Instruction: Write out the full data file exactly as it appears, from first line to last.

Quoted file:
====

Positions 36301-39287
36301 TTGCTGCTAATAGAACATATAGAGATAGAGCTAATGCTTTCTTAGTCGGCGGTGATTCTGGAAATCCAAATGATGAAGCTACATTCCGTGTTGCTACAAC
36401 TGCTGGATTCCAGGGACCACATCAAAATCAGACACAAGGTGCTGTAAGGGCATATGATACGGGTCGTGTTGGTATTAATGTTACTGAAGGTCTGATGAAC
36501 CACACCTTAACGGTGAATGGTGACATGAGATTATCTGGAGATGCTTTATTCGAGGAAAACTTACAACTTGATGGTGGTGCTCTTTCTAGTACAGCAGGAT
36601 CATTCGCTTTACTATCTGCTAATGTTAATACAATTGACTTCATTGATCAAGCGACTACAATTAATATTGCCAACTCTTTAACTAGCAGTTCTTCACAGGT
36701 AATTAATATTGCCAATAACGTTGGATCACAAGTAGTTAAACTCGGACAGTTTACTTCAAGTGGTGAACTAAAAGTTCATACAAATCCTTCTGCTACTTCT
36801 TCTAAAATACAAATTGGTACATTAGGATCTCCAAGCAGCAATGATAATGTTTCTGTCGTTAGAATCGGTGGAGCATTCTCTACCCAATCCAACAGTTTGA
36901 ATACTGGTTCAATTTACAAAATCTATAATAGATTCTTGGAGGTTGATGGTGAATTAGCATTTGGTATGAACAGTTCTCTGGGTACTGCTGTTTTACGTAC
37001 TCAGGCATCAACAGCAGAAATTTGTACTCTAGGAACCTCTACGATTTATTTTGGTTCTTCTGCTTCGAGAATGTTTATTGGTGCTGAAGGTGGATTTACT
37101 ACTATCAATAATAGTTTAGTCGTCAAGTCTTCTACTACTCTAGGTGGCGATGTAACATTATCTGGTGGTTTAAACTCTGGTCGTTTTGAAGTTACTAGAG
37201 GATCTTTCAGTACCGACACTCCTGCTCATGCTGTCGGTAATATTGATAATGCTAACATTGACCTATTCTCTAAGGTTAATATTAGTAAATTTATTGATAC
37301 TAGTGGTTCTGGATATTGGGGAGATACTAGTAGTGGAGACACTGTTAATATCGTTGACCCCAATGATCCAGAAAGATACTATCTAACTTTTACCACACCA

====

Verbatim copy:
Positions 36301-39287
36301 TTGCTGCTAATAGAACATATAGAGATAGAGCTAATGCTTTCTTAGTCGGCGGTGATTCTGGAAATCCAAATGATGAAGCTACATTCCGTGTTGCTACAAC
36401 TGCTGGATTCCAGGGACCACATCAAAATCAGACACAAGGTGCTGTAAGGGCATATGATACGGGTCGTGTTGGTATTAATGTTACTGAAGGTCTGATGAAC
36501 CACACCTTAACGGTGAATGGTGACATGAGATTATCTGGAGATGCTTTATTCGAGGAAAACTTACAACTTGATGGTGGTGCTCTTTCTAGTACAGCAGGAT
36601 CATTCGCTTTACTATCTGCTAATGTTAATACAATTGACTTCATTGATCAAGCGACTACAATTAATATTGCCAACTCTTTAACTAGCAGTTCTTCACAGGT
36701 AATTAATATTGCCAATAACGTTGGATCACAAGTAGTTAAACTCGGACAGTTTACTTCAAGTGGTGAACTAAAAGTTCATACAAATCCTTCTGCTACTTCT
36801 TCTAAAATACAAATTGGTACATTAGGATCTCCAAGCAGCAATGATAATGTTTCTGTCGTTAGAATCGGTGGAGCATTCTCTACCCAATCCAACAGTTTGA
36901 ATACTGGTTCAATTTACAAAATCTATAATAGATTCTTGGAGGTTGATGGTGAATTAGCATTTGGTATGAACAGTTCTCTGGGTACTGCTGTTTTACGTAC
37001 TCAGGCATCAACAGCAGAAATTTGTACTCTAGGAACCTCTACGATTTATTTTGGTTCTTCTGCTTCGAGAATGTTTATTGGTGCTGAAGGTGGATTTACT
37101 ACTATCAATAATAGTTTAGTCGTCAAGTCTTCTACTACTCTAGGTGGCGATGTAACATTATCTGGTGGTTTAAACTCTGGTCGTTTTGAAGTTACTAGAG
37201 GATCTTTCAGTACCGACACTCCTGCTCATGCTGTCGGTAATATTGATAATGCTAACATTGACCTATTCTCTAAGGTTAATATTAGTAAATTTATTGATAC
37301 TAGTGGTTCTGGATATTGGGGAGATACTAGTAGTGGAGACACTGTTAATATCGTTGACCCCAATGATCCAGAAAGATACTATCTAACTTTTACCACACCA